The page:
The Marketability of High-Priced Stocks After Fractional Trading

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Fintech brokers engaging in a high-frequency trading payment for order flow (HFT-PFOF) model are compensated proportional to the amount of trading activity happening in their accounts. Intense competition for order flow incentivizes them to increase the marketability of stocks by introducing fractional trading (FT) which allows investors to trade stocks without the constraint of prices. This paper studies whether virtually reducing stocks' nominal prices via FT will cause an increase in its demand due to its newfound affordability-- given the ability to trade high-priced stocks, are investors willing to? If we observe an increase in its demand, this study will provide additional evidence that wealth levels pose a significant determinant for trading decisions. We find that retail trading activity in high-priced stocks significantly increased over the 10 days after FT was introduced. In aggregate, we find significant increases in trading volume (by over 1 million trades), volatility, and ownership breadth. We show that Robinhood investors are largely contrarian buyers in the advent of FT. However, their trades may be too small to move the volume weighted average price (VWAP) to showcase their increasing demand as we saw significant increases in volatility and ownership breadth-- this could explain why 10-day CAR was -0.3%. We further provide anecdotal evidence of significant overpricing in retail-favored high-priced stocks where 10-day CAR was +3.4%. This paper shows that the affordability of stocks play a significant role in trading decisions, thus providing evidence towards the marketability hypothesis.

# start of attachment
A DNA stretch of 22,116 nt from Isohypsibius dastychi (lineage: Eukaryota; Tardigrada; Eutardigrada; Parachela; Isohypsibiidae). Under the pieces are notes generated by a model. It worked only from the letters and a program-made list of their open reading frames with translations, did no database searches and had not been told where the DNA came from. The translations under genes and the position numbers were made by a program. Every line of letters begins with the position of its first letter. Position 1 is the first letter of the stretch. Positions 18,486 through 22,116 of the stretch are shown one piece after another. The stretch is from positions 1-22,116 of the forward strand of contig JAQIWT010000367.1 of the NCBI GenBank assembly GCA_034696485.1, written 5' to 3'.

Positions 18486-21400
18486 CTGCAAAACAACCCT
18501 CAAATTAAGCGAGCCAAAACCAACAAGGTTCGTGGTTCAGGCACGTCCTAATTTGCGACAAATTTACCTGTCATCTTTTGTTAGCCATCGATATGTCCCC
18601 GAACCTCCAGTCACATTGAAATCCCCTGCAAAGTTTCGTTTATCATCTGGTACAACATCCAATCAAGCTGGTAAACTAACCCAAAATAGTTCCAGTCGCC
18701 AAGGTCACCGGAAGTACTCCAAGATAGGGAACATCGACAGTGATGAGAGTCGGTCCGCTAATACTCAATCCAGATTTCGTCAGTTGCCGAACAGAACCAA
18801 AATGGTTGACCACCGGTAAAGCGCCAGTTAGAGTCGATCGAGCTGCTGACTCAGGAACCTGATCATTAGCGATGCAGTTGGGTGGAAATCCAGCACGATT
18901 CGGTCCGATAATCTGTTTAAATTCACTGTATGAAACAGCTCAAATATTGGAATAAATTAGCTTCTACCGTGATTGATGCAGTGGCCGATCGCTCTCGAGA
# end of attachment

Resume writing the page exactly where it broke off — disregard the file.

Business and Society: 2nd Place (The Ohio State University Denman Undergraduate Research Forum)